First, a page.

Google Drawings is a free, web-based drawing tool that allows users to collaborate and work together in real time to create flowcharts, organizational charts, website wireframes, mind maps, concept maps, drawings, and more. It is included in GAFE, Google Classroom, G Suite, and Google Drive (this may vary in managed domains, depending upon whether the administrator turns on access to this tool).
To use Google Drawing, here’s what you do:
- Open your Google Drive account; go to New and select Google Drawings.
- Insert shapes, lines, an image, or text with the editing tools.
- When finished, add this drawing to another Google Doc, slideshow, or spreadsheet, save it as a stand-alone file, and/or share it with others in a wide variety of methods.
There are a lot of drawing programs available — SumoPaint, KidPix, and TuxPaint to name a few. All wonderful in their own right. So why use Google Drawings instead of a tool you are already familiar with? Here are seven reasons:
- it’s collaborative
- projects are easily shared with teacher
- it can be used at home and school — and synced between the two locations
- it is minimalist — the project is easy to find in the student’s Google Drive (if they attend a Google school). No tracking it down and wondering, “What tool did I use to create this project?”
- changes or edits are easy to add — just open the project in Google Drive and edit
- project can be embedded into student digital portfolio or class gallery
- project can be downloaded as an image file, a vector graphic, or a PDF
Be aware: Each drawing program mentioned above may have some of these, but few have all. Except, of course, Google Drawings.
Here are eight projects that are perfect for Google Drawings:
Open a picture in Google Drawings and annotate it using the drawing tools. Besides common annotation choices like arrows, lines, and text, students can add charts, graphs, other images — even a table to fully communicate their ideas.
Create the bubbles and arrows popular to mindmaps with Google Drawings tools rather than a dedicated mindmap site (such as Bubbl.us). Once students see it done, it’s intuitive. Since Google Drawings allows for collaborating on the mindmap and sharing with all stakeholders, it’s easy to brainstorm a project and come up with a collaborative solution that everyone can use to develop the final project.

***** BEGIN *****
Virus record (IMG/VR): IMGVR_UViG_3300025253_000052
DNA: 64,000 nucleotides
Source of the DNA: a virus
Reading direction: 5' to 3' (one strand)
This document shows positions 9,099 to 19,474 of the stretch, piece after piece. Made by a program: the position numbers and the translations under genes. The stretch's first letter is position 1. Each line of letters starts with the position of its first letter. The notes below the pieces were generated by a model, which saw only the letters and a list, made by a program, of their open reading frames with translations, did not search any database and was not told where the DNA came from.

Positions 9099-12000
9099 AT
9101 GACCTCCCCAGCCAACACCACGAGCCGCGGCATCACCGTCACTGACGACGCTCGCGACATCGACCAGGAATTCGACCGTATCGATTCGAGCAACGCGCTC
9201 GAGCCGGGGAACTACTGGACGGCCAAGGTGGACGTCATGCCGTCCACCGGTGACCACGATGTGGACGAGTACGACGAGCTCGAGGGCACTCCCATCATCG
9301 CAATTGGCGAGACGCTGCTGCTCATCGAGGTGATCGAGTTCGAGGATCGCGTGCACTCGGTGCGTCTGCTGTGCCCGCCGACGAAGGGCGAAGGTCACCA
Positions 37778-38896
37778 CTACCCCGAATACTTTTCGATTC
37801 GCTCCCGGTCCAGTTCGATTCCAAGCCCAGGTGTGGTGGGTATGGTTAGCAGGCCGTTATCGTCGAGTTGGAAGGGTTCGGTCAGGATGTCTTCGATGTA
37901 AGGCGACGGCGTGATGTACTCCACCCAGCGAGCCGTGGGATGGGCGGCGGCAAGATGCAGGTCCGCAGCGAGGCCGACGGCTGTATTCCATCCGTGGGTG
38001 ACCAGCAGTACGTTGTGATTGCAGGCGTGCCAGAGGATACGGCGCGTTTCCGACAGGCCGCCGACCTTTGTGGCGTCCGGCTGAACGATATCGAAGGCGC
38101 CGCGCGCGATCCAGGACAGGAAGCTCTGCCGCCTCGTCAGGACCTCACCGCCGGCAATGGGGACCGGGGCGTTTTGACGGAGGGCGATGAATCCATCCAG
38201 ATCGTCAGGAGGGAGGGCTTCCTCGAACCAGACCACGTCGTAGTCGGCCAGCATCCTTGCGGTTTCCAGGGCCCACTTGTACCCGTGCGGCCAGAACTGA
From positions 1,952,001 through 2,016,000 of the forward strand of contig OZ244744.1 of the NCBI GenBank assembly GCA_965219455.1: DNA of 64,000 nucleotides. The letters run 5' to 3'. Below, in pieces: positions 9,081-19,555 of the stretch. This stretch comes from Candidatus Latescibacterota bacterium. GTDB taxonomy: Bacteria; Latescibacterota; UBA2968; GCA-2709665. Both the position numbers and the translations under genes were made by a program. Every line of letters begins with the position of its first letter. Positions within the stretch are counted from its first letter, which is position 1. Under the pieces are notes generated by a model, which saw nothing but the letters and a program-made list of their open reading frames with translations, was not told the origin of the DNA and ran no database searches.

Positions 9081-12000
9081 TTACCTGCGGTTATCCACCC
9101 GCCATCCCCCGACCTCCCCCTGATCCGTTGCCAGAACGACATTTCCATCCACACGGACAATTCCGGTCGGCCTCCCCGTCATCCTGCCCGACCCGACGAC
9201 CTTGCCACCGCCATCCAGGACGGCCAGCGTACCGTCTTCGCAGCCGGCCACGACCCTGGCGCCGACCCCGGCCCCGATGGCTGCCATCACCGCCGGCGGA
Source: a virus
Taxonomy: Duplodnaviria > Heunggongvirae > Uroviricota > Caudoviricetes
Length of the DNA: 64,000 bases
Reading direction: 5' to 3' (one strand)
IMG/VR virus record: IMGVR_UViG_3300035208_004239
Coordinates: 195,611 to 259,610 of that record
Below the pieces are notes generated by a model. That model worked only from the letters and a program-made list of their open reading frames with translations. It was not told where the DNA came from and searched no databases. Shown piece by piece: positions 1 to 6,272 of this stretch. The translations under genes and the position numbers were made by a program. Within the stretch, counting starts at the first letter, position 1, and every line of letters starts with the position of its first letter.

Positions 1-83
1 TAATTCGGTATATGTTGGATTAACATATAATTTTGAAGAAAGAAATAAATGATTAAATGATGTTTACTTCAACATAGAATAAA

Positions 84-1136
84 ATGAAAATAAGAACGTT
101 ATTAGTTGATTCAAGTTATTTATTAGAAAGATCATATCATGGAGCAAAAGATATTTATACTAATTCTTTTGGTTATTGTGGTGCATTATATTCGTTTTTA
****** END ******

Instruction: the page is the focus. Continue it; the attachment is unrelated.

Here’s an example:
Have students create their own comic strip by simply drawing as many frames as they want and then filling them in with text, drawing, images, and more.
Students may not create the next viral infographics in Google Drawings, but they’ll easily design one that shares impoertant ideas and allows viewers to dig deeper. Use it for anything from a seating chart to a summative review on inquiry using Google Drawings’ tools such as shapes, images, text, charts, graphs, tables, and colors. Students can even hyperlink data to external resources.
Here’s a good video on how to create the shapes required for infographics. Once that’s done, add text boxes to describe your theme.
Label parts of an object
Share out a drawing that relates to a class inquiry topic and have students label it using text boxes and arrows. This works well for many topics including states of the United States, countries around the world, planets in the Solar System, parts of a cell, and parts of the human body. You can even have students take a picture of the plant, animal, or themselves, add that to their Google Drawings doc, and label it:
For youngers, share out an image of the object (such as the person to the right side of the image below) and then the parts of the whole in a column to the side (such as the internal organs in a human body to the left of the figure). Ask students to drag-and-drop the parts to their appropriate location:
I love using timelines in my classes, but most of the timeline tools I’ve found are less than satisfactory (I won’t mention names). What has become a favorite is simply drawing the timeline in Google Drawings, adding text boxes to identify the dates and events, and then adding pictures if desired. The example below uses callouts so the tip can be attached to the relevant date:
Create the circles required for the Venn Diagram, fill in the overlapping portion with the paint bucket, and use the text tool to add characteristics from each category, including those that overlap to the colored section. This is great for any lesson where compare-contrast is required.
Your own Thinglink
Add a picture that you want to use to discuss a topic. As you might do in Thinglink, add icons that indicate where there’s a weblink that can be clicked to access more information.
Here’s an example (though you won’t be able to click the red stars because I’ve uploaded a screenshot of the original document):
These ideas are only the beginning. How have you used Google Drawings to make your classroom more exciting?
Jacqui Murray has been teaching K-18 technology for 30 years. She is the editor/author of over a hundred tech ed resources including a K-12 technology curriculum, K-8 keyboard curriculum, K-8 Digital Citizenship curriculum. She is an adjunct professor in tech ed, Master Teacher, webmaster for four blogs, an Amazon Vine Voice, CSTA presentation reviewer, freelance journalist on tech ed topics, contributor to NEA Today, and author of the tech thrillers, To Hunt a Sub and Twenty-four Days. You can find her resources at Structured Learning.
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